MADISON (WKOW) -- At 5 p.m. Tuesday, the Missouri election law deadline to quit the state's U.S. Senate race passed, and Republican Congressman Todd Akin was still on ballot.
Rep. Akin had been under intense pressure to quit the race since Sunday, when he told a St. Louis TV interviewer that in cases of "legitimate rape", women's bodies have a way of shutting a pregnancy down.
Rep. Akin's decision to stay in the race could be problematic for Congressman and Vice-Presidential Candidate Paul Ryan (R-Janesville).
Rep. Ryan joined GOP Presidential Candidate Mitt Romney and hundreds of other Republicans in condemning Akin's statement.
But Rep. Ryan may have to continue answering questions about co-sponsoring some controversial abortion legislation with Rep. Akin.
That topic turned what may have been a very tame pro-life rally in at James Madison Park on Tuesday afternoon, into a heated affair.
Pro-choice advocates shouted "Akin, Akin, Akin!" repeatedly at pro-life speakers.
One of those speakers was Lt. Gov. Rebecca Kleefisch (R-Wisconsin), who joined Gov. Scott Walker (R-Wisconsin) and GOP Senate Nominee Tommy Thompson in calling for Akin to quit the race.
"I think that the comments made by Todd Akin are abhorrent, they are insulting, they are disgusting, reprehensible, unacceptable," said Lt. Gov. Kleefisch.
"Its not only offensive, its not fact driven and its a horrible thing to say," agreed pro-choice advocate Michael Dickman.
But, the pro-choice and pro-life factions don't agree when it comes to Paul Ryan and the abortion legislation he co-sponsored with Akin.
"I mean, that's basically the official position of their party and its also Paul Ryan's position," said pro-choice advocate Bill Dunn.
Protesters like Dunn say that because of House Resolution 5939, a 2010 piece of legislation designed to ban all taxpayer funded abortions, except in cases of what the authors defined as "forcible rape."
The resolution failed and that language was changed to "rape" in 2011, when the bill was re-introduced as HR 3.
But Lt. Gov. Kleefisch differentiated the language in HR 5939 from the language Akin used in his comments.
"Well, I think there is a way to have a more forcible rape, the same way there are different types of assault," said Lt. Gov. Kleefisch.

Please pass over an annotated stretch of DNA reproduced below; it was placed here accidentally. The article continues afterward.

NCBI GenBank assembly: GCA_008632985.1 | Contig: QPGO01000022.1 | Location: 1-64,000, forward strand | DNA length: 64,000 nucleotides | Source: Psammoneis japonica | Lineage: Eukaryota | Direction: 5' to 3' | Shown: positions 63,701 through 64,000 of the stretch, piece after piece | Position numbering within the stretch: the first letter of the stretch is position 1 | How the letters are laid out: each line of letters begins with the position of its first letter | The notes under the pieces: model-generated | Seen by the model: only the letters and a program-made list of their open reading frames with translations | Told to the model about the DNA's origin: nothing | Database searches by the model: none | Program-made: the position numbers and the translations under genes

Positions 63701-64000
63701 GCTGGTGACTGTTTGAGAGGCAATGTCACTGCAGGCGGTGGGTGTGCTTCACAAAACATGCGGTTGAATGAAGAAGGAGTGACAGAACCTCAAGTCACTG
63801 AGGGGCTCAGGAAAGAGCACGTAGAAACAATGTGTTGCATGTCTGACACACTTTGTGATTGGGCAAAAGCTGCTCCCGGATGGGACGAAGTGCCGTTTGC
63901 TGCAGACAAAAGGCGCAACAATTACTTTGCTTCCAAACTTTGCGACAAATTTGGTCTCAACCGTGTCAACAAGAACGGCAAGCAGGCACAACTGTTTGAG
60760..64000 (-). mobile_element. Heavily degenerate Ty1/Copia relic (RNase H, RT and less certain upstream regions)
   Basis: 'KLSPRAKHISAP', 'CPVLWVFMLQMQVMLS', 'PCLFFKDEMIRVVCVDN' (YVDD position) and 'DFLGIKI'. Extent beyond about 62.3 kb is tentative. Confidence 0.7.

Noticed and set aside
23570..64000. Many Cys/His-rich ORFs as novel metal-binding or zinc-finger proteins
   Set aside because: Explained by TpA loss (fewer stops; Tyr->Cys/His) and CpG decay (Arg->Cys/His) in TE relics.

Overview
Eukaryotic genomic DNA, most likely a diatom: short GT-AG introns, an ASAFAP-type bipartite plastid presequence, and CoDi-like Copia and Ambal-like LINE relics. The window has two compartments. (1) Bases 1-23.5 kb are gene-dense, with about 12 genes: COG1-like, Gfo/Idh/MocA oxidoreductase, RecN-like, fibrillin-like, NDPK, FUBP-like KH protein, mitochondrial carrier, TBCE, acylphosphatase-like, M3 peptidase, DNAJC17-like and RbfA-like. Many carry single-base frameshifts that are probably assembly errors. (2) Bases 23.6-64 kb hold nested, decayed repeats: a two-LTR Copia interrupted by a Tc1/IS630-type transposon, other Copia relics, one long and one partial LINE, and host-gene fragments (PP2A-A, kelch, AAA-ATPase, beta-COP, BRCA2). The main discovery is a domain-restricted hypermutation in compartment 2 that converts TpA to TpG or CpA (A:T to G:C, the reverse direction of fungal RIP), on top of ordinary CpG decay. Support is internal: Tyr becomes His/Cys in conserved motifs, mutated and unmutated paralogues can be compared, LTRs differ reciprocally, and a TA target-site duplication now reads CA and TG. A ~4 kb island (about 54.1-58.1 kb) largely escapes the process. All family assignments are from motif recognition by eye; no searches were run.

As the Lieutenant Governor and the rest of the Republican Party draw distinctions between that Ryan-supported legislation and the current controversy surrounding Akin, pro-choice advocates say there is no difference at all.
"I just saw a headline that said, 'Todd Akin says what most Republicans are thinking, but won't say it,' said Bill Dunn, who agreed with that headline.
"Its been ratcheted up, no doubt about it," said Julaine Appling, Director of the pro-life group Wisconsin Family Action. "One side will play it and the other side will try to downplay it."
Paul Ryan also co-sponsored the 2011 "Sanctity of Human Life" Act with Rep. Akin, which would have established that personhood begins at conception.
None of the Ryan-Akin bills made it through the U.S. Senate.
MADISON (WKOW) -- If Republican Rep. Todd Akin (R-Missouri) chooses to stay in the Missouri U.S. Senate race, it could result in big distraction for GOP vice presidential candidate Paul Ryan, of Janesville.
Akin made controversial comments about rape during an interview with a St. Louis television station Sunday, saying that in cases of "legitimate rape," women's bodies have ways of shutting a pregnancy down.
GOP leaders across the country, including Ryan and Mitt Romney, have criticized Akin for those remarks, while others are pressuring him to get out of the race.
Under Missouri election law, Akin must get out of the race by 5 p.m. on Tuesday if the Republicans want to put forth another candidate to run against vulnerable Democratic Sen. Claire McCaskill.
Ryan has already been linked to Akin, due to their co-sponsorship on pro-life pieces of legislation, one of which included the words "forcible rape."
Ryan and Akin co-sponsored House Resolution 5939 in 2010, which was a bill designed to ban taxpayer funded abortions.
That resolution included language that said the ban would not include pregnancies that were the result of forcible rape.
The resolution never made it to a full vote in the House of Representatives, and when the bill was re-introduced one year later as House Resolution 3, the word "forcible" was removed. That bill passed the House, but stalled in the Senate.
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